foreclosure

Foreclosure – c.1931 Tudor Revival in Saint Louis, MO Reduced

4549 Carter Ave, Saint Louis, MO 63115.   $39,900 Reduced to $32,500

Foreclosure

OHU50K NOTES

This sweet cottage was built in the Penrose neighborhood of Saint Louis in 1931. It currently is a foreclosure, and it was also a foreclosure in 1934 during the Great Depression.

Penrose History

Per the Missouri Historical Society via stlouis-mo.gov:

In the early nineteenth century, the area that now makes up Penrose was characterized more by land speculation than by actual settlement. The land took its name from Clement B. Penrose, whom Thomas Jefferson appointed land commissioner in 1805. Penrose lived on a nearby estate and was one of the region’s prime land investors. In the late 1880s, Penrose began to take on the contours of a community, when farmers and dairymen, most of German heritage, moved their families into the area. By 1900, the community, though still rural, was sufficiently settled to boast two German churches, St. Engelbert’s Catholic Church and Salem German Evangelical Church. With the 1920s, commercial development and transit lines raised land values around the northern edges of the city. Most of the Penrose subdivisions date from that era, when single family brick homes sprang up along Euclid, Shreve and Lee Avenues.

The early 1960s were years of transition for Penrose. As older residents moved out, African-American families moved in. The well-constructed houses were ideal for moderate-size families, offering many their first opportunity for home ownership. Middle- and upper-income African-Americans, including teachers, nurses and city and government employees, made Penrose their home. A significant number came from the Ville, located to the southeast and long the city’s premier African-American neighborhood. As Penrose’s African-American population increased from 33 percent in 1960 to 95 percent in 1970, African-American institutions helped solidify the neighborhood. St. Peter’s AME Church relocated to the corner of Shreve and Margaretta in 1962. In 1974, the Julia Davis Branch Library, its name honoring the well-known St. Louis educator, opened on Natural Bridge Avenue.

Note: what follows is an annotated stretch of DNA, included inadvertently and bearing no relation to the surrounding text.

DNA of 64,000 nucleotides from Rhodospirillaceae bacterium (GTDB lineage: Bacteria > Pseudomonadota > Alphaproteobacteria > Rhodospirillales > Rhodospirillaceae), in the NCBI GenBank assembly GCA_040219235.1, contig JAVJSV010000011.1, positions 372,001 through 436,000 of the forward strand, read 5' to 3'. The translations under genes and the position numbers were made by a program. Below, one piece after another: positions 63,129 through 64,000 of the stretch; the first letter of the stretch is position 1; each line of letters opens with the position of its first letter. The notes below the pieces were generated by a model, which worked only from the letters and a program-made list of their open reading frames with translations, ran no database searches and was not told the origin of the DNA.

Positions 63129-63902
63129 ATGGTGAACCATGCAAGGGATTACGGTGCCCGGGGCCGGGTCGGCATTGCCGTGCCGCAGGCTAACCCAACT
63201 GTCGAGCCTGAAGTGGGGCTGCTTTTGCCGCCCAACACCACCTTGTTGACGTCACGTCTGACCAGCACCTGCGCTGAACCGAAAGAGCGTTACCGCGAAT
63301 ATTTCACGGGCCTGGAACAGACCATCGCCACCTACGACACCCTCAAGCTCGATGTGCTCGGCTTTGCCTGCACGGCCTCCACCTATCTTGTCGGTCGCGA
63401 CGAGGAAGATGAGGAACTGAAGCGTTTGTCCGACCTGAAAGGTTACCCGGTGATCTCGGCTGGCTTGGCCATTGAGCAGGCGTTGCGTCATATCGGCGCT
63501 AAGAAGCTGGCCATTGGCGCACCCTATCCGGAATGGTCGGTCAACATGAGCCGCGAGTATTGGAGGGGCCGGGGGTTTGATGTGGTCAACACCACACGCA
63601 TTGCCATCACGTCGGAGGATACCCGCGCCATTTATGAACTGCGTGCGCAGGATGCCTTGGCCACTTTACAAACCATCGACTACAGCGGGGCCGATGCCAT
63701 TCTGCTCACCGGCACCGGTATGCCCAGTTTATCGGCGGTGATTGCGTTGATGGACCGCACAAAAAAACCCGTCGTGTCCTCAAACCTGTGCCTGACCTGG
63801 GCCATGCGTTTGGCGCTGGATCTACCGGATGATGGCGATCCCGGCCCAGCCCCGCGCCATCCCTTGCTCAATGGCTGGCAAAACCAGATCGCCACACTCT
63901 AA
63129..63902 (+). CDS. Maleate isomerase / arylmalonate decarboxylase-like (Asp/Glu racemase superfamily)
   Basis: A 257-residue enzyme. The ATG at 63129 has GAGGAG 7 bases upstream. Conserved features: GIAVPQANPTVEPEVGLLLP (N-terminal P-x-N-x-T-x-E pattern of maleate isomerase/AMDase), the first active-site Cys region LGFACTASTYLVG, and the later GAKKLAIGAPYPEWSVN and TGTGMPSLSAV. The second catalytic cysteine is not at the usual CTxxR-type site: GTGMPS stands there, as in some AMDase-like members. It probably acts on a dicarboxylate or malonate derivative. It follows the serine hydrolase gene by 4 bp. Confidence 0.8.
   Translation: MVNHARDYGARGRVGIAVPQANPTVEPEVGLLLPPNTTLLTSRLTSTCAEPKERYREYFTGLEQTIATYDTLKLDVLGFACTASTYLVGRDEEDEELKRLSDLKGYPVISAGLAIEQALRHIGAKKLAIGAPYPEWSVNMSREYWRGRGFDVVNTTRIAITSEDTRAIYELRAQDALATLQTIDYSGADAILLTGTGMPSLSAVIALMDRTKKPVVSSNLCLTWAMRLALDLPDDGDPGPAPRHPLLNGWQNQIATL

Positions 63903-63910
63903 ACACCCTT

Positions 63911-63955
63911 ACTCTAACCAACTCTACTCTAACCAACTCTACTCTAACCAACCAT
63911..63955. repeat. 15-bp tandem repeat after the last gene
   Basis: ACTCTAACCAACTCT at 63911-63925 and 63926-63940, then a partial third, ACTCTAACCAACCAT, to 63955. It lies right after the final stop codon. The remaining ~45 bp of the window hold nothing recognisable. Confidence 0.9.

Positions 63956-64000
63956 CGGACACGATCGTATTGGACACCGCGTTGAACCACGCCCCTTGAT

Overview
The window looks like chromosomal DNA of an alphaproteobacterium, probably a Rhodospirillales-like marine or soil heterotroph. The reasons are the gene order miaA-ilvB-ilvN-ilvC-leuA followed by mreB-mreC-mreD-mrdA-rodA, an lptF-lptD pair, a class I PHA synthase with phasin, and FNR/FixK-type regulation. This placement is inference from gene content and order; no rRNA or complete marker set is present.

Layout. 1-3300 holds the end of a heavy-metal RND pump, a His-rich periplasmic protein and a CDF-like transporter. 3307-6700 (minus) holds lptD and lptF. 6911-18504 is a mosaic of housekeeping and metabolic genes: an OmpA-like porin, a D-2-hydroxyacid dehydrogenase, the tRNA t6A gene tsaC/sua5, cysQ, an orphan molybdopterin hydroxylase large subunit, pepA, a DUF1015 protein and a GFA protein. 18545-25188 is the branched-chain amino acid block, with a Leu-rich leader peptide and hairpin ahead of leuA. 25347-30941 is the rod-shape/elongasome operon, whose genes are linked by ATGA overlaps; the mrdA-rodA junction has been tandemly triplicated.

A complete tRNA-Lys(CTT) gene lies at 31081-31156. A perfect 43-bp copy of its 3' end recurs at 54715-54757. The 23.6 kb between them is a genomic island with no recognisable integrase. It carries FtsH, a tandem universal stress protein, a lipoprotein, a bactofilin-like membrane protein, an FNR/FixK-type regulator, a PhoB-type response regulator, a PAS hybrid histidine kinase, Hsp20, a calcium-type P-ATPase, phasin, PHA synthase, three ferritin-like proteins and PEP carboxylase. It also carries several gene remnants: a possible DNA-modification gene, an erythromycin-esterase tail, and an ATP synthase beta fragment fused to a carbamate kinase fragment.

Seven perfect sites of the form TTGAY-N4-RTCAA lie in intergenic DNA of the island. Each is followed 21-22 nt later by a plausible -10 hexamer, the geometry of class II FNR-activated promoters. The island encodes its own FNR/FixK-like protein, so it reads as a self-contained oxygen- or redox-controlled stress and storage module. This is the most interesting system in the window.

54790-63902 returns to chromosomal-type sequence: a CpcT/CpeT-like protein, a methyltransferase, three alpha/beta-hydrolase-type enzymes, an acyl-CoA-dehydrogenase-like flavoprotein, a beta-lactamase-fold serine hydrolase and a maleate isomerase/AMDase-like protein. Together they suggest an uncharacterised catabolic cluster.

Penrose developed into a stable African-American middle-class neighborhood, but was nevertheless still “redlined.” Residents of the neighborhood were discriminated against by financial institutions because of the neighborhood’s location north of Delmar and were not able to get loans or insurance for their properties. In 1981, a chapter of Neighborhood Housing Services was started with the help of St. Engelbert’s Church. By 1989, this nonprofit partnership of residents, businesses, and government had made nearly $1 million in home improvement loans, much of it to senior citizens with modest incomes.

  • 2bed
  • 1bath
  • 1,062 square feet
  • Build date 1931
  • Google Map
14 Jan. 1934 St Louis Post-Dispatch

REALTOR COMMENTS

OUTSTANDING OPPORTUNITY!!! This bungalow is sure to please!! Home features hardwood floor throughout, large spacious bedrooms and a detached garage! Fantastic front porch, stained glass, original millwork, and updated electric panel make this one a winner!! Schedule a showing today!! Property is to be sold in its current as-is condition with no warranties or representations by the Seller. Seller will not make repairs nor provide any inspections. Seller’s addendum is required after terms of sale are agreed upon. Special Sale Contract (Form #2043) required. Proof of funds or pre-approval letter required with offer.

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